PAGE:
Ken has been on repeat expeditions to 'Shark Alley' in South
Africa, an area between Geyser Rock and Dyer Island. It was there
he witnessed a predation, when a great white bit a sea lion in half
next to the research vessel he was on. "The front half swam in
circles until it bled to death," he said. He agreed with
Benchley’s take that South African sharks are "all over you,"
estimating that one in three sharks either bumped or bit the cage
during his dives. I got the feeling he liked that sort of
During a dive rotation on the second day, Ken stretched one arm
then a shoulder through the cage window to touch a passing 13-foot
white shark. That was when a push-pole abruptly konked him on the
head—Tracy’s way of communicating, That’s a
no-no. Putting a hand outside the cage is tolerated. Hanging part
of your body out is not.
Patric expects absolute adherence to safety protocol under his
watch, yet he exhibits the same fierceness about showing his divers
a great time. For him there are two branches of shark operators. He
categorizes himself with the "safe and sane shark divers," who are
bringing shark diving to the masses. Then there are the "divergent
rebels who are trying to one-up each other." Guys like Andre
Hartman and Jim Abernathy. "[Abernathy] found a place to free dive
with tiger sharks. And, now, he’s doing nighttime diving with
tiger sharks," Patric said. "You know, if you’re in the water
with an apex predator, you’re already at a disadvantage. If
you’re diving blind with an apex predator known to feed at
night, now you’re in the realm of the insane. And
there’s a marketplace for that."
We only had one incident on the trip. Four-man teams were
loading into the cages at mid-afternoon. Tracy was helping a diver
with his gear on deck when crew were suddenly yelling, "Tracy! ...
TRACY!!" She ran aft, dropping down the ladder to the dive
platform. It was the professor, Paul. He was pulled out of the port
cage sputtering and hustled inside the boat.
The "Acknowledgement of Risk Release" that divers have to sign
for these trips includes unanticipated risks like "falling,
collision, head injuries, equipment failure, striking obstruction
or other persons, hypothermia and unforeseen attacks by sharks." We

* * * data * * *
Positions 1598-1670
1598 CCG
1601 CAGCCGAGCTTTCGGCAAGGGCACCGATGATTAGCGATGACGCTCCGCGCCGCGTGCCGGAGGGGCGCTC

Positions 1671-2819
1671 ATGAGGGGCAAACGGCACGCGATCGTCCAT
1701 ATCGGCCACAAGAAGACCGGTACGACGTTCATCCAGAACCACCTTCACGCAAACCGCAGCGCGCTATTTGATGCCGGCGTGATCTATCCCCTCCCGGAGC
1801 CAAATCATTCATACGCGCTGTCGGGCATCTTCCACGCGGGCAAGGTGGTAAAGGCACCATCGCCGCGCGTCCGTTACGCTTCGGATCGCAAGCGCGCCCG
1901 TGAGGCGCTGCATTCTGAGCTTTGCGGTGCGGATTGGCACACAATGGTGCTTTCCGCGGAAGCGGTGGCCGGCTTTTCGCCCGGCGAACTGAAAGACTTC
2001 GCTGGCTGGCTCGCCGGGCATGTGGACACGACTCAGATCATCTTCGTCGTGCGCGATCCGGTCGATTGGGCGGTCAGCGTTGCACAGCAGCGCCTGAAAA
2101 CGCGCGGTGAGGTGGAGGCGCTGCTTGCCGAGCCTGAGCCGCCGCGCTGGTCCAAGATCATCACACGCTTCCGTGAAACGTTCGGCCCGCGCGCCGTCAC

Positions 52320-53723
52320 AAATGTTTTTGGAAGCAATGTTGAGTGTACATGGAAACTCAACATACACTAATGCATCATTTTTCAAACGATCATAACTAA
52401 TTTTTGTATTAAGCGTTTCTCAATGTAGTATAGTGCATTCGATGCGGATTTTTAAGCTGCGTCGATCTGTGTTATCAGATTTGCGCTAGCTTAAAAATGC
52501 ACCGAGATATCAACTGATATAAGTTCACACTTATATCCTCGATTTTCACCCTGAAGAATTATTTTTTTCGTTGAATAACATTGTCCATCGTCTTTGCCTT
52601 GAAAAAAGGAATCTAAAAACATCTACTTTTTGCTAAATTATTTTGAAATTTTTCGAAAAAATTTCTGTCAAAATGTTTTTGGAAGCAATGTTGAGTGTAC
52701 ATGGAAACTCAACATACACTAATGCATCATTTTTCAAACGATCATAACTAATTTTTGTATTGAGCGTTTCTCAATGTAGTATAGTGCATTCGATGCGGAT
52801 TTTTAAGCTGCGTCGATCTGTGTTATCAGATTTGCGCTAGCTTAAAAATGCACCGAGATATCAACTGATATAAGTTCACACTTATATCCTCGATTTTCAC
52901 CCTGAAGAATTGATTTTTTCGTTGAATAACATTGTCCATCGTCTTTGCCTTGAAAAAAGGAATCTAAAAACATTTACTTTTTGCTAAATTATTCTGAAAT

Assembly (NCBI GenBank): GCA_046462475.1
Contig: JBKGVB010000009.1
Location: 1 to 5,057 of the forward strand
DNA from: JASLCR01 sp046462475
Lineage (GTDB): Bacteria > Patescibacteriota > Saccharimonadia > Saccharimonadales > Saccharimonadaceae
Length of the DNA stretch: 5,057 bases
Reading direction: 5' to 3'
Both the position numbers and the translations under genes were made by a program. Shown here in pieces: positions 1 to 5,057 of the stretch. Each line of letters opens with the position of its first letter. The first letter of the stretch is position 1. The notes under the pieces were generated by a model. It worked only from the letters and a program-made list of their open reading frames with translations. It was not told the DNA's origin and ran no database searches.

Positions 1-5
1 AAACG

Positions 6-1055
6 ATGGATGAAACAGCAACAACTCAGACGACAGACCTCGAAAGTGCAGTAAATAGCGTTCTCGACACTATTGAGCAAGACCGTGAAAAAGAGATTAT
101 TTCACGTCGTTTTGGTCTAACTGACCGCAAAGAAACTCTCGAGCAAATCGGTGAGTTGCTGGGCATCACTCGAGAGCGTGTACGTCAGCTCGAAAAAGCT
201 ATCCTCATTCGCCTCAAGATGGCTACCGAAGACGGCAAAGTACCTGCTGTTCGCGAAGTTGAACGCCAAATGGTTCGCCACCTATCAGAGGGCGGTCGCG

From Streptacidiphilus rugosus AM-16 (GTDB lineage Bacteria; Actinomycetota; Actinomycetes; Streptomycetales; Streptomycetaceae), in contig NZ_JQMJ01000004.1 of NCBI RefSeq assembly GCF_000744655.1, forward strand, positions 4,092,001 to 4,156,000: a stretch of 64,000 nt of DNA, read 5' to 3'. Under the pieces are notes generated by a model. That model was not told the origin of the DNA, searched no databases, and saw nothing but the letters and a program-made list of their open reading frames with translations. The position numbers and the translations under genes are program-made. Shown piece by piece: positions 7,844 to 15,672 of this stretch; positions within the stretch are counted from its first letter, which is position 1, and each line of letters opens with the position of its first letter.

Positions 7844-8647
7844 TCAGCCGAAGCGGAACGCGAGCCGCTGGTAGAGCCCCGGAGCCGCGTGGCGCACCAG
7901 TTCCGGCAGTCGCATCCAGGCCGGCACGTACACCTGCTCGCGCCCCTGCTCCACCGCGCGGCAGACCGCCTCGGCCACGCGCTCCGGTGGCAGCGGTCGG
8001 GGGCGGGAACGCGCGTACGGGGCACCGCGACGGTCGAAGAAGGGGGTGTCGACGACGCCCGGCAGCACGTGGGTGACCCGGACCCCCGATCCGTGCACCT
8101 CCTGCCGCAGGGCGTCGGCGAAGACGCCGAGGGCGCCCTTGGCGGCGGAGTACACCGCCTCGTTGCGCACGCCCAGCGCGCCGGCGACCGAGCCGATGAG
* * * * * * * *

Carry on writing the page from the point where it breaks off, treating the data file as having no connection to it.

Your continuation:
didn’t know what had befallen the professor until Tracy
emerged 20 minutes later with news he was fine. I found him in the
salon seated in a booth, wetsuit peeled off his upper body. He told
me he had knocked his mask loose when he dropped, pell-mell, into
the cage. Mask askew, one of his contact lenses floated away and he
got disoriented, panicked, and swallowed some saltwater.
Thankfully, he came out uninjured. "They really took good care of
me," he said, spooning some of Cory’s clam chowder.
The great whites we saw averaged between 11 and 14 feet. Until our last dive
rotation on the final day as the yolky sun waned over Mount
Augusta, Guadalupe’s razorback 4,257-foot peak. The sea had
turned docile blue overnight as the winds died. We weren’t
bullied by currents in the cage and viz was 60 feet and improving.
My consciousness was spilling into the big blue when a 14-foot
female materialized from below The Odyssey’s hull. She passed
close enough for a pectoral fin to rattle the cage bars. As she
receded another great white, also a female, eclipsed my mask
window. She swam beneath the cage and ghosted away.
Both sharks were hidden, but you could feel them out there.
Movement erupted from the starboard. The new shark was a giantess,
moving under the panga boat that had returned with Mauricio,
lingering alongside it. I would have rebuked her size as some freak
underwater refraction, except her body ran the length of the panga.
That would make her at least 18 feet and about two tons. Mauricio,
who observed the shark from above, corroborated this later.